In You Were Never Really Here, a distressed and disturbed veteran (Joaquin Phoenix) uses his post-war skills to hunt down missing women for a living. His experiences in combat have caused him to lose nearly all empathy, and he has no regard for violence, which makes him efficient in his line of work. In the meantime, he is plagued by nightmares and at times has trouble distinguishing them from reality. His already broken life becomes tumultuous when one of his operations goes sideways and he uncovers a dark conspiracy. Johnny Greenwood composed a doozy of a musical score to accent this jarring film.
The score and film begin with the track ‘Tree Synthesisers’, which is aptly named and effectively used in the opening sequence. It utilises sequenced synthesisers sounding on repetitive stacked chords to construct an airy ostinato (a basis or base line in the music that continuously repeats itself). Entering above this base line are additional synthesisers echoing the film’s first theme, which is rather sure of itself and triumphant. It consists of ascending major third and perfect fourth intervals and a descending perfect fifth interval in succession that are sequenced to repeat themselves. This seems to be the theme for Phoenix’s character, as it returns in later cues.
‘Hammer and Tape’, ‘Playground’, ‘The Hunt’, ‘Downstairs’, and ‘Joe’s Drive’ stand out as indeterminate, dissonant, and frenzied cues that represent the turmoil within Phoenix’s character. Each of these cues contain percussive, discordant stringed instruments sawing away with no real sense of key or a set musical time. They all seem to be cued in intense, purposeful moments. As Phoenix’s character is viciously or vigorously fighting towards his goal, these cues bring the tension and anxiety from the screen to the audience. Until the action reaches a quasi-resolution, that is.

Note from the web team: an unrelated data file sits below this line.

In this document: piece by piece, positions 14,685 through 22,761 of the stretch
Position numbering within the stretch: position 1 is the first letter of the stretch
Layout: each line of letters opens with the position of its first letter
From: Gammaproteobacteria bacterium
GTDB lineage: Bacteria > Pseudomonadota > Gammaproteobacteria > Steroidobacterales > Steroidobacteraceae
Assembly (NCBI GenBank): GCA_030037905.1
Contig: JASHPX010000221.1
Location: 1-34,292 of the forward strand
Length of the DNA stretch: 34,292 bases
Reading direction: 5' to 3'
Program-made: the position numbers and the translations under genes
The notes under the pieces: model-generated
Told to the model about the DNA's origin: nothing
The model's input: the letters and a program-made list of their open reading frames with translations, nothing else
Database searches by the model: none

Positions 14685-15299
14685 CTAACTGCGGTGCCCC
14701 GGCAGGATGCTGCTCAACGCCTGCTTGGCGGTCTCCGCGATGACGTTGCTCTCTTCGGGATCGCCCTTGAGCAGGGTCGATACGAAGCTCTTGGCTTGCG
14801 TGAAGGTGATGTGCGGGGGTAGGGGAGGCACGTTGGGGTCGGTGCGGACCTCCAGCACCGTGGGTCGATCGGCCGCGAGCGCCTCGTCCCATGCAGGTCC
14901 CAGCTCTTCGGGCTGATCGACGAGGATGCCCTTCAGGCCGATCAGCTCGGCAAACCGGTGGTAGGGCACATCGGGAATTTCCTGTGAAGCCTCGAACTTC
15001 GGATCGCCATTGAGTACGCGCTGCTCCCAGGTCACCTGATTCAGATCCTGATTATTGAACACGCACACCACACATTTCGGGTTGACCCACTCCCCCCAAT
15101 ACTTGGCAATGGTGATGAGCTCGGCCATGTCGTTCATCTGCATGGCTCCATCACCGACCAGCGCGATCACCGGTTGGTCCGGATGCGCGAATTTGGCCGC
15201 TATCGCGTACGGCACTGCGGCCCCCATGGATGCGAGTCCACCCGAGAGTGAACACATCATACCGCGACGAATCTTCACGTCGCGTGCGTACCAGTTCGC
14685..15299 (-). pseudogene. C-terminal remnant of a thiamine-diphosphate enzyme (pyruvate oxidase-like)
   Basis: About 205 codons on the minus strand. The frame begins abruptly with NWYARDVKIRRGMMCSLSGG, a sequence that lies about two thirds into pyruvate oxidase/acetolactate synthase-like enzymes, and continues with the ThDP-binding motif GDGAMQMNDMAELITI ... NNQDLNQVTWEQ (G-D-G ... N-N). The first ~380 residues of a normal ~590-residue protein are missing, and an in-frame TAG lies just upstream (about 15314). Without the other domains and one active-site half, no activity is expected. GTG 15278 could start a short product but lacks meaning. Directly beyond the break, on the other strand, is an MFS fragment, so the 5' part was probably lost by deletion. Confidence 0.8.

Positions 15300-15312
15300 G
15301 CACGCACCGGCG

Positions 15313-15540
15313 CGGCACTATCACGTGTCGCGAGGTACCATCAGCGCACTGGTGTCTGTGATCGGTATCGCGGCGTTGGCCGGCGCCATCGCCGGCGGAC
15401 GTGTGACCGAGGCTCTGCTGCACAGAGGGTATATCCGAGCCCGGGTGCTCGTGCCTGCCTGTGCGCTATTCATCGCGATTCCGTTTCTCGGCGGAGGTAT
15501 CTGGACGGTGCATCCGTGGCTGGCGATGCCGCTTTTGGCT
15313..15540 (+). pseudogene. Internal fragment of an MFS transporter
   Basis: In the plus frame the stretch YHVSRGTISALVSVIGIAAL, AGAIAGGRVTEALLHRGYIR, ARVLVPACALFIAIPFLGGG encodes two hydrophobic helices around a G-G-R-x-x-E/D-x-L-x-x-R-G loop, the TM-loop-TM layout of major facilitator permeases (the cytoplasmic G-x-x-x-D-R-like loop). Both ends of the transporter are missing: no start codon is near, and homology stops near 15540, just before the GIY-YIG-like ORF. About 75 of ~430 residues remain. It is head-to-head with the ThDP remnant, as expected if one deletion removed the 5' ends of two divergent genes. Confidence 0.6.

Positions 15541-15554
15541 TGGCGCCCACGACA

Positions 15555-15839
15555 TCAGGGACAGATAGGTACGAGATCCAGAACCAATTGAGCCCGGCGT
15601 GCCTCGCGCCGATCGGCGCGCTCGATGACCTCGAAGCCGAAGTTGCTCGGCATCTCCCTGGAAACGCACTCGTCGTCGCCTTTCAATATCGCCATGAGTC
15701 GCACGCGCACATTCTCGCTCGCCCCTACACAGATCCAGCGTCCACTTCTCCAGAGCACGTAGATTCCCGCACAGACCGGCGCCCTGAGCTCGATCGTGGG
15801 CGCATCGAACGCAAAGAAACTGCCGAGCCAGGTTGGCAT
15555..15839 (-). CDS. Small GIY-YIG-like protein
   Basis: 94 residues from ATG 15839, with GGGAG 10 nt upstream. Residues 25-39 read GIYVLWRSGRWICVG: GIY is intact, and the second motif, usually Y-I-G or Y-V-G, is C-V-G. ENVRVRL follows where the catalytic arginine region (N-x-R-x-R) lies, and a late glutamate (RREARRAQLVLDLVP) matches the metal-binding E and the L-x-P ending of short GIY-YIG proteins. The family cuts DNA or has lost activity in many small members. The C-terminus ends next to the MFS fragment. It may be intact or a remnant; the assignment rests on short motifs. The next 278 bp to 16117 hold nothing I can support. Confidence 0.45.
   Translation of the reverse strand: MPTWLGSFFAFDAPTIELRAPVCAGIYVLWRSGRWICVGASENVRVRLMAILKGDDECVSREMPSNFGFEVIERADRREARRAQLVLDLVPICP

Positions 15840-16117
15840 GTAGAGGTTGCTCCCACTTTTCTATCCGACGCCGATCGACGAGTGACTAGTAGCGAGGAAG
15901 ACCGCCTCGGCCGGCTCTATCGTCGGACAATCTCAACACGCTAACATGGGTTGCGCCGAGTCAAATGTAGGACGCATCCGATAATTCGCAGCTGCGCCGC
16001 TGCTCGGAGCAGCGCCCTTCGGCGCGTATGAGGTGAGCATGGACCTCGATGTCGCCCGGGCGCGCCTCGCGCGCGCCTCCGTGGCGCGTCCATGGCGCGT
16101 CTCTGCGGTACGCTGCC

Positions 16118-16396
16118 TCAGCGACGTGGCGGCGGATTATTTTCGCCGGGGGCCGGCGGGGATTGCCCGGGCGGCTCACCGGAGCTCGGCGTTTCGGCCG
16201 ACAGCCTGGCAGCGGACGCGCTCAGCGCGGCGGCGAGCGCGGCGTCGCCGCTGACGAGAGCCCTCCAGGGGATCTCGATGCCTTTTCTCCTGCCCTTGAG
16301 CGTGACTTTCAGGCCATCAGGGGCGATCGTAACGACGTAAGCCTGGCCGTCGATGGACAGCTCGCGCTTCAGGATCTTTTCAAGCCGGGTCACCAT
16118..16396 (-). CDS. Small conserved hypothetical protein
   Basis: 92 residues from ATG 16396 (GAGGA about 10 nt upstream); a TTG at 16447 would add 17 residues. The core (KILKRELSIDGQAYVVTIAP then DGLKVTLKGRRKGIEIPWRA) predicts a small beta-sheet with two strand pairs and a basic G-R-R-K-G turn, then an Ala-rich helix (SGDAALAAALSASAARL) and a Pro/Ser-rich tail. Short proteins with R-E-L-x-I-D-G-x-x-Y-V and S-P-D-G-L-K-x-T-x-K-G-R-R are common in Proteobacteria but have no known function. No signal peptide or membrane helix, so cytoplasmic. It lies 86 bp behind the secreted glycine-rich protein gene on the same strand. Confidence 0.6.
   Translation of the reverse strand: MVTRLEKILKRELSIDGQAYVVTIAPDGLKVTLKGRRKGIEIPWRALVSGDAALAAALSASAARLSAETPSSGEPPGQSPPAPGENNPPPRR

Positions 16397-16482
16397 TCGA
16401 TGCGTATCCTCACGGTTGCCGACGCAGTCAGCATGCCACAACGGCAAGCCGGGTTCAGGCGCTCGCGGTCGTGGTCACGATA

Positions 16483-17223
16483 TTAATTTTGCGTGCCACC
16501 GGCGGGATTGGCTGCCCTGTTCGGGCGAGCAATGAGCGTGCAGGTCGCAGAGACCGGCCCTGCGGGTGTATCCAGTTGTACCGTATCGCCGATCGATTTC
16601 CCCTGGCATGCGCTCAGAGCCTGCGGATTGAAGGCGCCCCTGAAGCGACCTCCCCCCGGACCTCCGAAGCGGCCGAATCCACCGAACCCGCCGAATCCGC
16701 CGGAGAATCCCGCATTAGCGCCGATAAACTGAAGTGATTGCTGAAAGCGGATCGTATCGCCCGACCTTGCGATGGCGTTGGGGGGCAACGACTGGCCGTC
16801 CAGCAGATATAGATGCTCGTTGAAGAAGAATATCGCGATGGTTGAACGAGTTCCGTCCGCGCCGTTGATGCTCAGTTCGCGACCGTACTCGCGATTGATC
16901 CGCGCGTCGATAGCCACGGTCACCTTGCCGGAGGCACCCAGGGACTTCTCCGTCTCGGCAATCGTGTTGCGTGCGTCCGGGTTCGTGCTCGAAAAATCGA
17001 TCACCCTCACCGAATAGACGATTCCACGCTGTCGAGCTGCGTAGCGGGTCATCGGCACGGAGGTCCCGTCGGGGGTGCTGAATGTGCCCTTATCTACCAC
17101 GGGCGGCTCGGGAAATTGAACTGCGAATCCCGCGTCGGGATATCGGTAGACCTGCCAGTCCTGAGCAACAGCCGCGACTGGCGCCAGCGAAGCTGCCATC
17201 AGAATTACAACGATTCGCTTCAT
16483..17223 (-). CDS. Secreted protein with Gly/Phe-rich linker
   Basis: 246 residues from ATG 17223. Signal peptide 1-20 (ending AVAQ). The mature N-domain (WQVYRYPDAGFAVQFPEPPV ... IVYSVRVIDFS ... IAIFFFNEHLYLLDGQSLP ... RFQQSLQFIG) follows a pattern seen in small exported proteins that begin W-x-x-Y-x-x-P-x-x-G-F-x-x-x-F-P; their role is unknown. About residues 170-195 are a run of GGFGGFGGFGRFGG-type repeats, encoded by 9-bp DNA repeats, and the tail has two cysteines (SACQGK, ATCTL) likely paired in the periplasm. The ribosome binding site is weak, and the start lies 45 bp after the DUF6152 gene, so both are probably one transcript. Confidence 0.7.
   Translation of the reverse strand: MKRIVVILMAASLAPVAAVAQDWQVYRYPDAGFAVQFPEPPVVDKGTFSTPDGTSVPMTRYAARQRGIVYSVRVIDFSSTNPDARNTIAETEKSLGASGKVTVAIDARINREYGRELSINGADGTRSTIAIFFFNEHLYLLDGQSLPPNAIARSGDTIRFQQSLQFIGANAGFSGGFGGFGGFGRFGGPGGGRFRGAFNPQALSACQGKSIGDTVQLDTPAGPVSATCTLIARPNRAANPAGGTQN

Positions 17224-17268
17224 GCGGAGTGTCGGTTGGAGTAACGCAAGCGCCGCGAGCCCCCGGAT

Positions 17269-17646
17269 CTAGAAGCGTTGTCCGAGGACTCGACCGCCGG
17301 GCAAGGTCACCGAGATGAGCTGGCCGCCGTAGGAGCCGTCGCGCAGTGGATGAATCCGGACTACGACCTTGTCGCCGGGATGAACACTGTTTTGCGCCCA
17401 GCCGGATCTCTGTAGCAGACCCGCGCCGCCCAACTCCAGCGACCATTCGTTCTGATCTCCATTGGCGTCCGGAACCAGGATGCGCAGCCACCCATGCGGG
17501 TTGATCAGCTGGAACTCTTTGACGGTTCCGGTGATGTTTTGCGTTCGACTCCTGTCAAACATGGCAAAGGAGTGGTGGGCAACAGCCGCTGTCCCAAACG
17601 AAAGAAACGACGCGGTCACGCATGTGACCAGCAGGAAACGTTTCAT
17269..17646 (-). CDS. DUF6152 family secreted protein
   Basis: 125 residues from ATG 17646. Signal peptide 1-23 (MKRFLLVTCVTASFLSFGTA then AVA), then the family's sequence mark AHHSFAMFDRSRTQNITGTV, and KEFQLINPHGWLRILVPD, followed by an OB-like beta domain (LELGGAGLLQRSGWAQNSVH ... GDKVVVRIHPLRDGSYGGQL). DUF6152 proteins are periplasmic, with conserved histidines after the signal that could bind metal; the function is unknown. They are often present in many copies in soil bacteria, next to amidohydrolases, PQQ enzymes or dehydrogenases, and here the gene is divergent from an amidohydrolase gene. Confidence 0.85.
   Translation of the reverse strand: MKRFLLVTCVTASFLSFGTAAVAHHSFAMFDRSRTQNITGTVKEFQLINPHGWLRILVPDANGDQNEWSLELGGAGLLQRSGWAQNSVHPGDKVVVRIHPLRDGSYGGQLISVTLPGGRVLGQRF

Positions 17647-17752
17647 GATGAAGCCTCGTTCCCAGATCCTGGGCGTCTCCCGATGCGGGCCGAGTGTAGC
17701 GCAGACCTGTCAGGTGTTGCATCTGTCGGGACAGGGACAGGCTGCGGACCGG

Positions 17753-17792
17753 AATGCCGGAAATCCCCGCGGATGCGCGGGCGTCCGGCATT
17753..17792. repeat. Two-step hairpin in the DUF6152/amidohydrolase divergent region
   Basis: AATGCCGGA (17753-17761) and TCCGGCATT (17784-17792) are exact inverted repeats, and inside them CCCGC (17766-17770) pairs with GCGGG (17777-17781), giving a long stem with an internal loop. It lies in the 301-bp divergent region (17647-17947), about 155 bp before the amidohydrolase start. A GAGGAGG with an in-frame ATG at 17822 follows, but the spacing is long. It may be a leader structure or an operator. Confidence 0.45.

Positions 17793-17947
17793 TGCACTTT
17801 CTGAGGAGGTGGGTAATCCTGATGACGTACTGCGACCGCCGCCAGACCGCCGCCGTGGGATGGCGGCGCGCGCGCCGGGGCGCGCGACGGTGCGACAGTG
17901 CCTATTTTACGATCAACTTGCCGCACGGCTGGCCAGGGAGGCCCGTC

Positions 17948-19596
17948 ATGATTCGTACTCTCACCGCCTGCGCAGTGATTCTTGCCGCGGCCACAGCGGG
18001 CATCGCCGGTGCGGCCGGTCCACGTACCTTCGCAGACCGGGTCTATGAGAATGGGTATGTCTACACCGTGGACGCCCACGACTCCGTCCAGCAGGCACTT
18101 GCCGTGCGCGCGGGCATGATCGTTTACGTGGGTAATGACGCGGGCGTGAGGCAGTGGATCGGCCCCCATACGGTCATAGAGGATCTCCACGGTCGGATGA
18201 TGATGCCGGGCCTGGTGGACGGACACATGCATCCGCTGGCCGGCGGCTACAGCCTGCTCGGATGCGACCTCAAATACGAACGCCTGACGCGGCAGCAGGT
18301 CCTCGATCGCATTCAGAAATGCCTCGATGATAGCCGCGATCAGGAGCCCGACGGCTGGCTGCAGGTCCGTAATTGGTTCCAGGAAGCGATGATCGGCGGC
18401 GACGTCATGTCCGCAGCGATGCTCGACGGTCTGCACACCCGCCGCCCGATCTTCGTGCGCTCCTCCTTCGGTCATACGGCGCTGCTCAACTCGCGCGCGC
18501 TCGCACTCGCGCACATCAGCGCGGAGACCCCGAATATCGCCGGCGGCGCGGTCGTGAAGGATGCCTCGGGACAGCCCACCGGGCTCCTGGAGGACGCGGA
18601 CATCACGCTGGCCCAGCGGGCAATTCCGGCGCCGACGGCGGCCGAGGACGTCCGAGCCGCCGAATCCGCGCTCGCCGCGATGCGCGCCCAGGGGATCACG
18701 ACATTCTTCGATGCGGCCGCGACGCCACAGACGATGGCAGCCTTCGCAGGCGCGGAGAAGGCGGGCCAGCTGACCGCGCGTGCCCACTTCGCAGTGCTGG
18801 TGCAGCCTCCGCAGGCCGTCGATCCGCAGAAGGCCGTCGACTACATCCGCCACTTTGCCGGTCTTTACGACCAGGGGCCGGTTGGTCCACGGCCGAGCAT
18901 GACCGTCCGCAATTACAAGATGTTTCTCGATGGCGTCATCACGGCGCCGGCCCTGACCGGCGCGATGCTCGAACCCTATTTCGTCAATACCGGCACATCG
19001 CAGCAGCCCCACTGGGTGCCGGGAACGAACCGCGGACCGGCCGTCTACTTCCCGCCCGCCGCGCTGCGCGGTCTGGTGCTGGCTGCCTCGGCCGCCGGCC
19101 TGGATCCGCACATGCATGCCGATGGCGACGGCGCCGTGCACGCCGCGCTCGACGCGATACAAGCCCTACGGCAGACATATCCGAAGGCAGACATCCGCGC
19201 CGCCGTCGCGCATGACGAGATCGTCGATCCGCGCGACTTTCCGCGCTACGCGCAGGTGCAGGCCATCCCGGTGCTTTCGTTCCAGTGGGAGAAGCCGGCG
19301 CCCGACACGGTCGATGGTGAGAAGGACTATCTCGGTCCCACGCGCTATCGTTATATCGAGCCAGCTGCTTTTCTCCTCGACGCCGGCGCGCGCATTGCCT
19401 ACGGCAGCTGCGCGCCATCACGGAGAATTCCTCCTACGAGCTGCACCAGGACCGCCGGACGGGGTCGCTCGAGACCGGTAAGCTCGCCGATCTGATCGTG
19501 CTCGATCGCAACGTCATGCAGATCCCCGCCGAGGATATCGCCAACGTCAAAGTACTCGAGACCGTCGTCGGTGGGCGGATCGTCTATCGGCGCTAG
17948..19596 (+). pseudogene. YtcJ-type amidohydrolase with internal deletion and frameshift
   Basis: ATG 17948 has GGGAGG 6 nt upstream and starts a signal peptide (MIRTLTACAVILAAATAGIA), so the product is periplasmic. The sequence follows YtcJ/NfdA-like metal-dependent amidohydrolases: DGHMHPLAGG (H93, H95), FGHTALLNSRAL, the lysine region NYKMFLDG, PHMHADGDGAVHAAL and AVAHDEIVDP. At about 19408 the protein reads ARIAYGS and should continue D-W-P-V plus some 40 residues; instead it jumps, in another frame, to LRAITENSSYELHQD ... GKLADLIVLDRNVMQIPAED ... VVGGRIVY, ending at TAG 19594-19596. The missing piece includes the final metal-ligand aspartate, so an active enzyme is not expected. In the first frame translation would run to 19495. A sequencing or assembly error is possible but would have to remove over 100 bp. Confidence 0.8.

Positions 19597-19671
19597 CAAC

‘Nausea’ and ‘Dark Streets’ interject in the film and score with additional processed and synthesiser-filled underscore. These tracks imply moments of deep thought for the main characters, and could also accompany moments of transition. This music personifies the characters’ detached struggle with their emotions and the dark situations surrounding them. The strict ostinato and low, serious tone of these cues aids the weighty feelings the film is trying to communicate.
‘Tree Strings’, ‘Nina Through Glass’, and ‘Sandy’s Necklace’, mark the return of more quaint, yet stirring music to the score. These tracks are somewhat of an opposite side of the coin to tracks like ‘The Hunt’ and ‘Joe’s Drive’. They mostly contain a simple chord progression with melodic strings or synthesiser above that. The most melodic composition of the entire score is contained in these cues, and perhaps it’s for a reason. The music suggests scenes of somewhat happy thoughts or dreams. ‘Tree Strings’ sounds as if it could accompany a highly thoughtful sequence set in nature, while ‘Nina Through Glass’ and ‘Sandy’s Necklace’ sound like perfect accompaniment to gazing at someone you love or desire to help. These tracks add symbolic variety to Greenwood’s score.
For a film about a hardened man who is driven by his numbness towards life, Johnny Greenwood produced an ethereal score that is definitely unexpected in its execution. However, it is stunning in the way it satisfyingly fits and accompanies the deep and bleak tones of this film.